Listen to the Recess! Clip
What’s Cool Transcript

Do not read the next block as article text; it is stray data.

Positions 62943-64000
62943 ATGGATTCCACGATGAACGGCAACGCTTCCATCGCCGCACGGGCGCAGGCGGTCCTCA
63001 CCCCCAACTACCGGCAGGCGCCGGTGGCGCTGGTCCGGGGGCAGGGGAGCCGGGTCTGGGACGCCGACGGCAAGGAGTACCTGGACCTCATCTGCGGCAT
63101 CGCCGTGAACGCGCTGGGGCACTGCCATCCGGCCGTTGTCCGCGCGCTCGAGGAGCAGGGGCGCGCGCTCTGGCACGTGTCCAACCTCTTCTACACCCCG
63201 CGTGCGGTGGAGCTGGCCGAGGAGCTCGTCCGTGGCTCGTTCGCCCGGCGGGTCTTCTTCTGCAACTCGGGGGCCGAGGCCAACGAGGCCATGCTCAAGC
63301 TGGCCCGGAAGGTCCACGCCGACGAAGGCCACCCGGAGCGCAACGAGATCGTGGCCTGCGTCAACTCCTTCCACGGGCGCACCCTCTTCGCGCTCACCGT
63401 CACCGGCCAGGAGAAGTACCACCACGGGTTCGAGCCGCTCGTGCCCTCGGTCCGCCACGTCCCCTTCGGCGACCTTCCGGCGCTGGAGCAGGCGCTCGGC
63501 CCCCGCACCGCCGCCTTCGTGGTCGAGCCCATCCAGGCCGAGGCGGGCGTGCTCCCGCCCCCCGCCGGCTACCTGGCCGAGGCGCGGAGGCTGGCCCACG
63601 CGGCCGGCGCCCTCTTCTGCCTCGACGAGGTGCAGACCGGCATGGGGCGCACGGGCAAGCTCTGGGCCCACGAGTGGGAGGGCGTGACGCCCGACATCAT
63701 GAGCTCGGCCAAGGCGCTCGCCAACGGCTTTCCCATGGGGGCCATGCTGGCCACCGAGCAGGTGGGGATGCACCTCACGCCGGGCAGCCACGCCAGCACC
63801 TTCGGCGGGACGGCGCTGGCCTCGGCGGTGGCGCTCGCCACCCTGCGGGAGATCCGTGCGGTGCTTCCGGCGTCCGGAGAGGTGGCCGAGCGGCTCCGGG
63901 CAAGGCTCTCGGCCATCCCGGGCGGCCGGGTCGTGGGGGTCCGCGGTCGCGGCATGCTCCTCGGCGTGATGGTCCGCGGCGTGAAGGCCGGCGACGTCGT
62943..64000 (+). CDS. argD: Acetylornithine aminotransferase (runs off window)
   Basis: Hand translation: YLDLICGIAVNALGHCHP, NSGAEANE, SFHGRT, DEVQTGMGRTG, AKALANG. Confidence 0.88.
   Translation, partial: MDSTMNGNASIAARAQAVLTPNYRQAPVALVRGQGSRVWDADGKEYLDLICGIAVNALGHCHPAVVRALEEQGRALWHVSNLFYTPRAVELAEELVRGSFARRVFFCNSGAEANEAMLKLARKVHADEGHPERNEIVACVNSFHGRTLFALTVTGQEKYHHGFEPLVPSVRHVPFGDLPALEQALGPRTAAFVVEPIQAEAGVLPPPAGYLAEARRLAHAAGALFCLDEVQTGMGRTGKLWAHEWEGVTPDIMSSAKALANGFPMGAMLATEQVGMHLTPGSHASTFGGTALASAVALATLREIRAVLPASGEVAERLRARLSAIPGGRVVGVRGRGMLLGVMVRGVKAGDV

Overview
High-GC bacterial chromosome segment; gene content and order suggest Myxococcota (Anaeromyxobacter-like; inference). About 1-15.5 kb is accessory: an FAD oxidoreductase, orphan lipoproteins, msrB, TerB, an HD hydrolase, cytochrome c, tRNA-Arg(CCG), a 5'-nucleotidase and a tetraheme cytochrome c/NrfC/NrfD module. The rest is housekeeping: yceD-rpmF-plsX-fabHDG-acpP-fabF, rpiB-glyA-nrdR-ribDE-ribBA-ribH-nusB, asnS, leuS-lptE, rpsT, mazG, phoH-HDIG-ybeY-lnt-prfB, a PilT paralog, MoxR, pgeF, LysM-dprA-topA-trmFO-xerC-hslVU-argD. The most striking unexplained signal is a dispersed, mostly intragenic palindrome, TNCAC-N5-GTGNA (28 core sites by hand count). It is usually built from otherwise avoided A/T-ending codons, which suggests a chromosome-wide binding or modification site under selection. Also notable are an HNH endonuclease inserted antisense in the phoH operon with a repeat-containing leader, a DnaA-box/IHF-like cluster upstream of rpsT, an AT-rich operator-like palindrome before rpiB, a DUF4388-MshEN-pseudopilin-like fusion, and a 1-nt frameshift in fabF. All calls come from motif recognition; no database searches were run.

I remember how it was in third grade, when I wore a pair of trousers to school that had flannel lining which you could see if the cuffs were rolled up, like mine were. I didn’t live that down until almost sixth grade, and have never quite shaken the feeling that if I wasn’t careful, I might be caught in a fashion mistake and end up being square instead of cool. It didn’t help later having a sixth-grade teacher who gave all of us fragile-egoed new middle-schoolers weekly examinations of our color-coordination and hygiene (she checked our fingernails and behind our ears). The ranks were really thin on those inspection days, and it’s a wonder that any of us survived her withering critiques. Today, as we know, those tags of “cool” or “geek,” “phat” or “freak,” “jock” or “nerd” — or whatever the terms are that designate what’s in and what’s out and who has the power of labeling in the pecking order of the schoolyard — are with us still — with a vengeance. High schools are seething with feuding factions, as we have seen so tragically in recent years. Even elementary school kids are aware of the importance of having the right stuff, the brand names and objects that give off the glow of status and insulate you from the sharpest beaks. In some ways it’s easier to be cool today than it used to be in the days before television turned the children’s product market into a multi-billion dollar industry. Most kids now see thousands of messages every day about how they should look and dress, what they should eat, and say, how they should move their hands and wear their hats, what to listen to and collect, how to spend their leisure time and pocket money. But it’s also tougher than ever in these flush years to be one of the kids whose parents can’t afford those well-advertised objects of desire — computer games, unlimited internet access, cell phones, pagers, an allowance that supports endless Pokemon or Barbie or Star Wars action figure acquisition, vacations at theme parks, computer camps, and private coaches to help you with your vocal range or your batting stance. Young people need to hear that Steven Spielberg, who was making movies since he was a kid, or that Maurice Sendak, who spent most of his free time drawing and reading, were called nerds. And how about Bill Gates? That the nerds will have their revenge and some day run Hollywood and the computer world, that they will become our best writers and artists, scientists and thinkers is little consolation to the kid who has the wrong sneakers and lunch box. But they need to hear it a thousand times a day: follow your bliss, no matter how uncool it is.